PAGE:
Eating Well: India 12.25.16

The food I ate these past few week is not the usual holiday goodness but it is just as delicious. Merry Christmas! Happy Hanukkah! And peace to all this holiday season.

Chai and a samosa at a roadside stand in Rishikesh.
A collection of meals eaten in Rishikesh including dal fry (lentils) and naan, pecora, a thali, and an apple crumble cake.
I met Ayako, from Japan, at the airport in Rishikesh. We ran into each other on the street and enjoyed a few samosas and a chai together.
I explored in Rishikesh with Andrea, from Spain, and her friend Jon. At this chai stand, Andrea was mobbed by a local family who were excited to take photos with her. We ate chai and pecora. A chai usually costs 10 rupees and each pecora is also 10 rupees. The exchange rate is about 65 rupees to a dollar so these snacks are super cheap.
The street food in Rishikesh was tasty, abundant, cheap, and clean. With friends from Australia we tasted potato cakes mixed with yogurt, chutney, onions, and other flavorings.
Momos, or dumplings, are a Tibetan food popular in India. I ate this vegetable momo meal for 70 rupees twice and enjoyed the people watching from the restaurant.
After viewing the aartie ceremony at Parmarth Niketan, Jeff and I dined at a well known restaurant called Chotiwala. They accepted credit cards so we did not hold back with our order. We ate panner palak, dal fry, aloo dosa, and garlic naan.
After rafting down the Ganga, we drank the most expensive chai ever at 20 rupee per cup! That price is a 100% markup over the normal cost of a chai. The owners of this chai stand understand how location and lack of competition impact pricing.
Around 11:00pm before Andraz and I boarded our bus from Rishikesh to Haridware, we stopped for chai. I sat and observed as Andraz talked with the men (and they were all men) who smoked outside this small shop.
Our group of four had a delicious visit to Kasha Chaat, a well known street food restaurant in Varanasi. There are many varieties of chaat. In general the dish includes fried dough and potato plus yogurt and other great flavors.
A collection of random meals I ate in Varanasi. The pancake with nutella and chocolate syrup was a treat. In India I am eating less sugar than I would eat at home.
With Luke and Andraz we ate traditional south Indian food at the well known Kerala Cafe in Varanasi. Our meal included dosa, uttapam, and rice. Uttapam is a thick pancake with ingredients like tomato, onion or coconut on top and it is one of my new favorite Indian foods.
Street food!
A stop with Rupali, a solo traveler on a weekend vacation from her home in Delhi, Luke and Andraz at the canteen on the University campus, Banras Hindu. We ate chai and panner pakora.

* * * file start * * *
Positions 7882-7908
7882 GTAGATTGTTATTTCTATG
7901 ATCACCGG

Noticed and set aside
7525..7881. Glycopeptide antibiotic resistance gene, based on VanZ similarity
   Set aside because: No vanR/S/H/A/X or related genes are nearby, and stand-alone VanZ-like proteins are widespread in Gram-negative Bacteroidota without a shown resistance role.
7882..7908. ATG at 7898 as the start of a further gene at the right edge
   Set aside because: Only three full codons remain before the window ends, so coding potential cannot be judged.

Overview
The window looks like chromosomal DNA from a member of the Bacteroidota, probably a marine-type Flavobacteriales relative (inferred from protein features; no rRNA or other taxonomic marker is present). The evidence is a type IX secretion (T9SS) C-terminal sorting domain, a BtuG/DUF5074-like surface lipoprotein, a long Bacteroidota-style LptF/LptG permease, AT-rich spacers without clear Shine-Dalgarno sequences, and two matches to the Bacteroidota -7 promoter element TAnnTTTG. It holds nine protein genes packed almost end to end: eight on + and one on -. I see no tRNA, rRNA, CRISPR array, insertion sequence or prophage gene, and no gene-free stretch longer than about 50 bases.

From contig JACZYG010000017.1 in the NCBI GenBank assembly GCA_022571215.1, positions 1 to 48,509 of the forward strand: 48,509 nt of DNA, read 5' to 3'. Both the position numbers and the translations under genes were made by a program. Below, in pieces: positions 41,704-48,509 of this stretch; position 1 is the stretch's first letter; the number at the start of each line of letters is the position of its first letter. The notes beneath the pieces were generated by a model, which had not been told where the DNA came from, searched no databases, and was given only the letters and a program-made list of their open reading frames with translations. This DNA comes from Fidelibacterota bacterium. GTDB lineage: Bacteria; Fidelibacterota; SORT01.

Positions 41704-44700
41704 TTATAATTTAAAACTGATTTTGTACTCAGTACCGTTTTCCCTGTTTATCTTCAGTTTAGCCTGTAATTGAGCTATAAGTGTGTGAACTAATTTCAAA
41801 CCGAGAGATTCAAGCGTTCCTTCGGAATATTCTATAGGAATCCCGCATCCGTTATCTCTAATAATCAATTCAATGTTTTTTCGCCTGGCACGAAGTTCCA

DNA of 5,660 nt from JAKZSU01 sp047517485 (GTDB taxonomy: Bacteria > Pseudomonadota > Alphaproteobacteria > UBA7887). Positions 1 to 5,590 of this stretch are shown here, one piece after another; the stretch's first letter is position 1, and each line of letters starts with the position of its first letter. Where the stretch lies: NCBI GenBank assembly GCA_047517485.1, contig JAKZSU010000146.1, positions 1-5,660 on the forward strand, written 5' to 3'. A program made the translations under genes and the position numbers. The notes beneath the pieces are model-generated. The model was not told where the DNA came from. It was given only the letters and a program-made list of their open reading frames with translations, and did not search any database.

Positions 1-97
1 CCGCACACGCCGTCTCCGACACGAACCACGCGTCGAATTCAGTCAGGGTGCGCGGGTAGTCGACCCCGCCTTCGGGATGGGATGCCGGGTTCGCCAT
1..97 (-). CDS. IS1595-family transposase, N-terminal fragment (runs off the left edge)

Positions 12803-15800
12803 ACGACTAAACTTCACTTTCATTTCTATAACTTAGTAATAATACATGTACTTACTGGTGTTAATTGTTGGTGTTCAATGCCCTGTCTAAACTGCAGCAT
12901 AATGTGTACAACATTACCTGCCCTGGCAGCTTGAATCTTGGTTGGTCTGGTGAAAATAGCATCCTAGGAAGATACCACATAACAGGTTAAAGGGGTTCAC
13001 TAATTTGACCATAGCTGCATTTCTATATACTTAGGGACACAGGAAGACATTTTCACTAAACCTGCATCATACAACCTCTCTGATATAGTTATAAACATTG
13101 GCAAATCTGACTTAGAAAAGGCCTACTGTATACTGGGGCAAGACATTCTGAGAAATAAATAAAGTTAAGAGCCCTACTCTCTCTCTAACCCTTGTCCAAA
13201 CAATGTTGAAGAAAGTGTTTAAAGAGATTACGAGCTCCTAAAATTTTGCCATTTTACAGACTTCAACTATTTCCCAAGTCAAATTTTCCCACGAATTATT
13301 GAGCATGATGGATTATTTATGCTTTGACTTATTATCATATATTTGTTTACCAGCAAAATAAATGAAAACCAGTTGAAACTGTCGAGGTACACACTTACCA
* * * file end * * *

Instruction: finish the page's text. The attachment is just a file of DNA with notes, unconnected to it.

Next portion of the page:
Lassies are a yogurt drink. At this lassie street stand, the sellers served whipped curd in a clay pot. After eating the whip, they filled the clay pot with the lassie. Prior to catching a flight south with Luke, our tuk-tuk driver stopped for chai and pecora about 1km from the airpot. Photo credit to Andraz for the two artistic lassie pictures.
Sara and I became friends in Udaipur when we cooked a Thanksgiving meal she coordinated. We made an effort to re-connect in Mumbai and had a great day together. Here we ate dosa and uttapam on the street in a big shopping area called Linking Road.
My days in Mumbai, a city still called Bombay by local people, were an opportunity to enjoy big city life and western experiences. Starbucks and proper cocktails have never been more exciting.
With Anky and Mona, two German friends I met in my hostel, we explored for a day in Mumbai. Our evening ended at Girgaum Chowpatty or Chowpatty Beach as tourists call it. This beach is in the city of Mumbai and it is a popular place for families to rest and picnic.
Harsh, a Carlson MBA alum who grew up in Mumbai and lives in Minnesota, was in town for the launch of his company, Tenicity. Harsh treated me to a tasty meal at a restaurant he visited often as a child. We had great conversation while eating uttapam and dosa.
I explored for a day in Mumbai with Colin from London and Simon from South Africa. We ate a fancy meal in the city center and some street food prior to boarding a night bus.

8 Comments Add yours

  1. Linda Woessner says:

    Wow! That’s a lot of good food! How fun & delicious.

    Liked by 1 person

  2. africatrails says:

    This is fascinating! I am hoping to travel to India at the end of January.

    Liked by 1 person

    1. Enjoyed checking out your blog! If there is a way to follow you, please tell me how. I had a great experience in China and wish you the same. Would be happy to give ideas based on India travels too. It’s well worth it to get here and the south should be nice and warm in about a month. Cheers in this new year!

      Liked by 1 person

      1. africatrails says:

        Thank you! I am new to the blogging and so I am still figuring it out.
        I will be flying into Delhi and spending time in the north- any suggestions? I know it is the typical tourist “golden triangle” up there. Happy new years to you!

        Liked by 1 person

      2. It took me a while to get comfortable with the WordPress platform – I feel you! Is there a good way to contact you? I didn’t find an email address on your page. Excited for you!

        Like

  3. africatrails says:

    Food looks delicious!

    Liked by 1 person

  4. lifeintrips says:

    Delicious pictures…

    Liked by 1 person

    1. Yes, they are! Such great food.

      Liked by 1 person

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